Week of Firsts...

Week of Firsts…….

This was a week of firsts for me.  First, I rode a Bota bota for the first time.  A bota bota is motorcycle taxi and they are everywhere.  I would say they out number cars on the road at least 10:1.  It was literally the first time in my life I had ever been on a motorcycle, ever. Working as a Paramedic I am not a big fan of motorcycle, but it was either take the motorcycle taxi or walk to our destination.  So I jumped on the back, one hand secured to the handle on the back and one arm wrapped tightly around Kari. It is no uncommon to see 2-3 people on a Bota plus the driver.  We actually saw a bota with three male passengers, plus the driver.  Four grown men on one motorcycle was a crazy sight.  Off we went, white knuckled I clung on for my life.  I said a prayer before, during and after our journey.  I leaned forward during the ride and told Kari not to close her eyes because it made it way worse.  When I finally opened my eyes, I noticed that everyone passing by us was laughing, probably due to the shear terror on my face. However, we survived our journey and made it safely to our destination.

Another first for me was ox plowing; it is a required part of our training here at New Hope.  Growing up in College Station, Texas oddly enough we did not do much Ox plowing.  I had been very anxious to “help” in the fields and prepare them for planting by plowing with oxen.  Imagine a city raised boy behind a plow being drug by two enormous oxen.  After two passes I was out of breath and panting, between drops of sweat I looked back at my lines in the soil and they were none too straight.  I sat down to take a break and allow the men to get some actual work done; I am convinced that one of the oxen kept eyeing my down every time they came by.  After a few minutes of rest they called me back and had me do a couple more passes. It was a little easier this time, but wrestling with the plow to keep it in a straight line was hard work.  I sat back down and one of the experts, a 17 year old boy named John, took over.  I looked up from catching my breath and he was holding the plow with one hand and strolling along behind it like it was a leisurely walk in the park. He told me he had been plowing for about 12 years, so that means he was 5 when he started.  Can you all imagine Everett plowing??  Needless to say, they got a lot more work done once I was done “helping” them.

We also had our first encounter with a Mamba this week.  Our friends we are in training with had the first hand run-in with the Green Mamba. Thankfully nobody was hurt, well except the snake……..you can read the whole story complete with pictures at: http://mattandjamie.4cornersministries.org/2012/03/green-mamba-dead/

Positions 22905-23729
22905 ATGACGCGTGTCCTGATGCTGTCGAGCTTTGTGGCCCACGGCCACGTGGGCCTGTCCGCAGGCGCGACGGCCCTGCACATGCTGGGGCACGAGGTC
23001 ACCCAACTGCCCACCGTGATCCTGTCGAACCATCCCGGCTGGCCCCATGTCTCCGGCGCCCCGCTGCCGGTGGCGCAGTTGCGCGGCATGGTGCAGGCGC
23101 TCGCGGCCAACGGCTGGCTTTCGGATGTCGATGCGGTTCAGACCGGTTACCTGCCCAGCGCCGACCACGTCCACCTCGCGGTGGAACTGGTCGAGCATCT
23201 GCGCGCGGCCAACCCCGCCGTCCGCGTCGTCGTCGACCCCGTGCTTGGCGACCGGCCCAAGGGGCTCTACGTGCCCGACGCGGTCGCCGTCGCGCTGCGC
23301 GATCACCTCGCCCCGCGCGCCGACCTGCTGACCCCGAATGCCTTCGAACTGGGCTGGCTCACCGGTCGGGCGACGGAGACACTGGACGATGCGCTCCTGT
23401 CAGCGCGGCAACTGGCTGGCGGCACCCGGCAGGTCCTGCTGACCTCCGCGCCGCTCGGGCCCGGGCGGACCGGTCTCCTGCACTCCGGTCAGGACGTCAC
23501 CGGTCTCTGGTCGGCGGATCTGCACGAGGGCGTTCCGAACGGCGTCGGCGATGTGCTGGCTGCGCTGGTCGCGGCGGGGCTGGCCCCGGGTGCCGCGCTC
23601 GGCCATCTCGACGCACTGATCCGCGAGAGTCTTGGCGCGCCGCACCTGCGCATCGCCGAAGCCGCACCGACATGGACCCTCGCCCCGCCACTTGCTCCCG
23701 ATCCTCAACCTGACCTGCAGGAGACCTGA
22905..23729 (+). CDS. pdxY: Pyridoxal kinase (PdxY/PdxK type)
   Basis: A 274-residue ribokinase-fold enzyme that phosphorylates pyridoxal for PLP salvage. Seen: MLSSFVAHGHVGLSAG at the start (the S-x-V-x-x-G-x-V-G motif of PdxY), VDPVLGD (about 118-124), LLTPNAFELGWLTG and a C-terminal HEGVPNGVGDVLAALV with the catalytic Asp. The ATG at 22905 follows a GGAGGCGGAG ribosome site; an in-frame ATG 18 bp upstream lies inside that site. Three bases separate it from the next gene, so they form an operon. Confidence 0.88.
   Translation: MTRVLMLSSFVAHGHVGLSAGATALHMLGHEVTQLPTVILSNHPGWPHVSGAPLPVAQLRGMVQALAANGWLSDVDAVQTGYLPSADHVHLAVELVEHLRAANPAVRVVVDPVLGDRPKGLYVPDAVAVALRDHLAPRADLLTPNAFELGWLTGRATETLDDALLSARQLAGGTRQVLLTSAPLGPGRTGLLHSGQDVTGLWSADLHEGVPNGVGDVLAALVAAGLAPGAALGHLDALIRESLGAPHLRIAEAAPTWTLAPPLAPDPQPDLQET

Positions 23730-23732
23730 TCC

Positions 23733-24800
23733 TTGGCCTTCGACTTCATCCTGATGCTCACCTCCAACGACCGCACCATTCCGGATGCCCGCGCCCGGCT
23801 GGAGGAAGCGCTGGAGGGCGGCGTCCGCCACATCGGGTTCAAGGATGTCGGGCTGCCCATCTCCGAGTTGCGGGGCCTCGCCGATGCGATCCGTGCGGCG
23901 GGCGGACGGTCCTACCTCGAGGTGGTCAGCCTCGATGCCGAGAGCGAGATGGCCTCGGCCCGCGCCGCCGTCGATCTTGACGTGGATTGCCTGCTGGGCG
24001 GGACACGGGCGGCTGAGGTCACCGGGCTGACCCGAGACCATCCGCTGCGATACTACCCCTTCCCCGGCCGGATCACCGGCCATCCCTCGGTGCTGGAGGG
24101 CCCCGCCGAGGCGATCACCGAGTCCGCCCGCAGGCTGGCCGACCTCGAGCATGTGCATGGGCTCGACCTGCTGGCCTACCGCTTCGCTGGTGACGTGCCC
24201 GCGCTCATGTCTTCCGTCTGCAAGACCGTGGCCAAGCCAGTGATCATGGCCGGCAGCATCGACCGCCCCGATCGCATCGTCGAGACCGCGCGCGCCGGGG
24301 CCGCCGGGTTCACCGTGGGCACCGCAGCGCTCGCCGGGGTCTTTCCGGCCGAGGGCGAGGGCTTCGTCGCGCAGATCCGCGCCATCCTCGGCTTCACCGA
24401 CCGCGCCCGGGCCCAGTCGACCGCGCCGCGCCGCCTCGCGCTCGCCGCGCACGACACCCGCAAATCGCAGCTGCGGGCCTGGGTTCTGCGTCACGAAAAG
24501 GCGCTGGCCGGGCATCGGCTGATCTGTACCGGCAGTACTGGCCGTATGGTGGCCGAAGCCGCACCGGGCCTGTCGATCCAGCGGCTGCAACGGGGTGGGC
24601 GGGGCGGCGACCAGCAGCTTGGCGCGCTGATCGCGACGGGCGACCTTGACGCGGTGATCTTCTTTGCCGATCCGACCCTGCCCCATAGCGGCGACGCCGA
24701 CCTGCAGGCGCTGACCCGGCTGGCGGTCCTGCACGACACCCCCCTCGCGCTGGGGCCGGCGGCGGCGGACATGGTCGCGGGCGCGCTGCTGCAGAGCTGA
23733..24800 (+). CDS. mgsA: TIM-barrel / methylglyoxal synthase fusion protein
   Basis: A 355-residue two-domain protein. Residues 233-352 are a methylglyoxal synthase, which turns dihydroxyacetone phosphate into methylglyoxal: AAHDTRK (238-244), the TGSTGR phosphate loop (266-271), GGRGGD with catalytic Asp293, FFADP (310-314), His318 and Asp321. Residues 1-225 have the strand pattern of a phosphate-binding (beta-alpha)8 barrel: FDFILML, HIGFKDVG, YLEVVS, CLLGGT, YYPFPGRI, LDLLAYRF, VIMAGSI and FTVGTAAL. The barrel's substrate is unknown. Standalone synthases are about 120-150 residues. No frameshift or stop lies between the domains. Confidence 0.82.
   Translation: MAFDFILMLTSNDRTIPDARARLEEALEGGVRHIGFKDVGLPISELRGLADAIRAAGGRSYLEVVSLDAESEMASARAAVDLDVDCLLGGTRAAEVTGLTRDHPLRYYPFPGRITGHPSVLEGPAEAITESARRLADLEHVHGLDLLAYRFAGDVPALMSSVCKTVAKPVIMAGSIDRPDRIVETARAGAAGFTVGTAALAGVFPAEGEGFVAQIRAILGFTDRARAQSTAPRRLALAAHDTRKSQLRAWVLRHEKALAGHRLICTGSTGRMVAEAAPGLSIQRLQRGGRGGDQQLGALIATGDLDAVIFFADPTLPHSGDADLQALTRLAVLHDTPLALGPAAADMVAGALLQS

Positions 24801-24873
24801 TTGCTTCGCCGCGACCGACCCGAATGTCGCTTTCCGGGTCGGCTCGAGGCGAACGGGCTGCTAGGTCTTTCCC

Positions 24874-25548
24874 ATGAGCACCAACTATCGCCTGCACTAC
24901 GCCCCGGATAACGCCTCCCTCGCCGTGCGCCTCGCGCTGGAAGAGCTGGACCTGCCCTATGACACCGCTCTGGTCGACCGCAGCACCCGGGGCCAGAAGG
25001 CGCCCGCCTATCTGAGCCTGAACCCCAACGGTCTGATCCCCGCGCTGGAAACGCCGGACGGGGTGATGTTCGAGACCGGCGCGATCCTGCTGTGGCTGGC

I scored my first goal playing Futbol with the Ugandans this past week as well…sorta.  On Sundays the Institute students have been challenging the school teachers in a game.  The first challenge was Volleyball and this past week was soccer, which they take very seriously.  It brought out a large crowd to watch and cheer. I was playing defender and our team made a run to the goal, so I ran with them.  There was a bit of a scrum and the ball shot out towards me, I stopped it and tried to pass it to one of our better players (which was anyone on the team other than me) to shoot.  I kicked it and it ricocheted off one of their defenders and squirted into the goal.  I also stopped one of their better players on a one-on-one match up.  He broke loose and it was me and him between our goal, I stood my ground and pretended to know what I was doing.  As he dribbled up to me and made a soccer move, I just stuck my foot out and the ball actually hit it.  The ball bounced right off my foot and shot between his legs.  I was able to run behind him and kick it back up field, all while pretending I had some clue as to what I was doing.  This came with a huge roar from the crowd that this Muzungo (what Ugandans call white people) stole the ball from a Ugandan. We played a full 90 minutes a came to a 1-1 tie.  It was debatable about whether I was going to be able to get out of bed the next day, but amazingly I felt great.

I have also been working in the clinic in the afternoons, which I will blog about more soon.  However, I had another first there last week.  I worker came in with a big splinter deep into his thumb, no problem, nothing some Lidocaine and a big needle can’t cure. We injected his thumb with Lidocaine to numb it up and dug the big splinter out with an 18 gauge needle.  Can’t say I have ever done that in the US.

This is only a few of the things I am doing for the first time in Africa, but these were some of the highlights.

Matthew OrtegaComment